We got back from the south yesterday at around 8 and today Ju went to the mailbox to sift through all of the ads we’d received in our absence. Tucked in the middle of one of them was my letter from the prefecture saying that my new titre de séjour is ready. This wouldn’t immediately be clear to the untrained eye from the letter they sent, where it does not actually say that a titre de séjour is ready for me. Instead, it states clearly that I’ve asked for one and that I need to bring my récépissé, passport, and old titre de séjour along with the tax (of 106 euros) the date of my new appointment.
I’m relieved as always. This year the relief is because of the lack of J’s avis d’imposition with our common address on it (see this post), and because the rectorat sent me another mysterious e-mail telling me I needed a titre de séjour for this year. I’m not sure why they’re stating the obvious (which they had already done by phone and e-mail back in March), but I assume it’s because they wouldn’t have jumped through the tax hoops to get me a titre de séjour again. I’m not sure why, but it’s true that now that this is a permanent position, it would be much more expensive for them. Last year it was just a question of around 200 euros.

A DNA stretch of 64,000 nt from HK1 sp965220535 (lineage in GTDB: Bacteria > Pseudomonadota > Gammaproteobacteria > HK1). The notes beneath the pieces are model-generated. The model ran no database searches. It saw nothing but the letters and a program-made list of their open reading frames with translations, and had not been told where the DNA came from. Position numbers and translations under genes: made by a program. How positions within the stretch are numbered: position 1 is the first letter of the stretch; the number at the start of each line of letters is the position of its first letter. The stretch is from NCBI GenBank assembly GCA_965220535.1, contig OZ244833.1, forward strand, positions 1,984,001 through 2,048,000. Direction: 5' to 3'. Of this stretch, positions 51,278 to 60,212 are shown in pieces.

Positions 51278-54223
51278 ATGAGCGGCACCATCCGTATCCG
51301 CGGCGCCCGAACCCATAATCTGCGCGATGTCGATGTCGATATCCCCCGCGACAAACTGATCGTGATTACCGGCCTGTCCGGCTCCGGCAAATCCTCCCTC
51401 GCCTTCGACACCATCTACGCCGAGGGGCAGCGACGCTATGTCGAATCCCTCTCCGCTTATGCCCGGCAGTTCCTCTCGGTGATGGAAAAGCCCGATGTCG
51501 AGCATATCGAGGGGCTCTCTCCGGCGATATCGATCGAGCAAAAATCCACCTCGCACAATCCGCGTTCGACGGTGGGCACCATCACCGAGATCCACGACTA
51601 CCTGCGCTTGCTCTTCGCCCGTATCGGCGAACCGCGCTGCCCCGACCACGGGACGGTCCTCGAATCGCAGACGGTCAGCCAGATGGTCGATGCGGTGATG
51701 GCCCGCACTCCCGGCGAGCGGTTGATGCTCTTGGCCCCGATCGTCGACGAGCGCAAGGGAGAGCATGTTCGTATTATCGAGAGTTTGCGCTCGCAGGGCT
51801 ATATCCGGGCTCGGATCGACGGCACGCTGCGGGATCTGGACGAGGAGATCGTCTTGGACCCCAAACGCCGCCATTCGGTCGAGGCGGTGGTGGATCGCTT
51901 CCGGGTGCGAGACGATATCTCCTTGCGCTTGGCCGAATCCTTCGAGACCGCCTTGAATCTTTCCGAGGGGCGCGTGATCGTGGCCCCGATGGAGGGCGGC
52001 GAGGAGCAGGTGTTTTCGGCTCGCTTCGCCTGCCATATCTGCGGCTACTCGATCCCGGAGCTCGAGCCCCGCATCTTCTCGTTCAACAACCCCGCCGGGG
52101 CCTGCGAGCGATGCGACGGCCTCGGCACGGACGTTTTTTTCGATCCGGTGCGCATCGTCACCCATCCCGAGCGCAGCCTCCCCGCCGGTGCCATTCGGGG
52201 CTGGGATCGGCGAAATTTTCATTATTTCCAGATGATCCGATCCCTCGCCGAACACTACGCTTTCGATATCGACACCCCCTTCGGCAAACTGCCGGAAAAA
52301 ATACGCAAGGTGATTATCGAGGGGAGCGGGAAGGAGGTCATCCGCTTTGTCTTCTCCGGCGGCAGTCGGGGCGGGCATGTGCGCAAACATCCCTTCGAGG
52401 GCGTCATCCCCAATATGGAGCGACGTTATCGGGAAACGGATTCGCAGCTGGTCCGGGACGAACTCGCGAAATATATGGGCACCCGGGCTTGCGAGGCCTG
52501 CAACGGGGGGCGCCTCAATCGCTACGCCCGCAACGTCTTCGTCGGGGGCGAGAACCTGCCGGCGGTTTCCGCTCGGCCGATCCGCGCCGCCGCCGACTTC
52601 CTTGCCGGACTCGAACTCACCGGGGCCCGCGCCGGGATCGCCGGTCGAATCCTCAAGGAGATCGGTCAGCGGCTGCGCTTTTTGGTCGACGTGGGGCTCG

Anyway, the fact that my récépissé still said “célibataire” and “travailleur temporaire” and “n’autorise pas son titulaire à travailler sans APT” also bugged me. The woman at the guichet had told me that the changes (as in, I’m not célibataire, and this was not for a “travailleur temporaire” cds) wouldn’t show up on the récépissé, only on the new carte de séjour. But it perturbed me, and I was worried it would perturb the rectorat since I have to start work at the end of August! I had reassured myself by looking into the immigration code that a récépissé of this type DOES give you the right to work, but the rectorat knows less about this than I do and I was always worried they’d freak out unnecessarily.
Coming soon, a non-bureaucratic post about my little jaunt to the south this past week.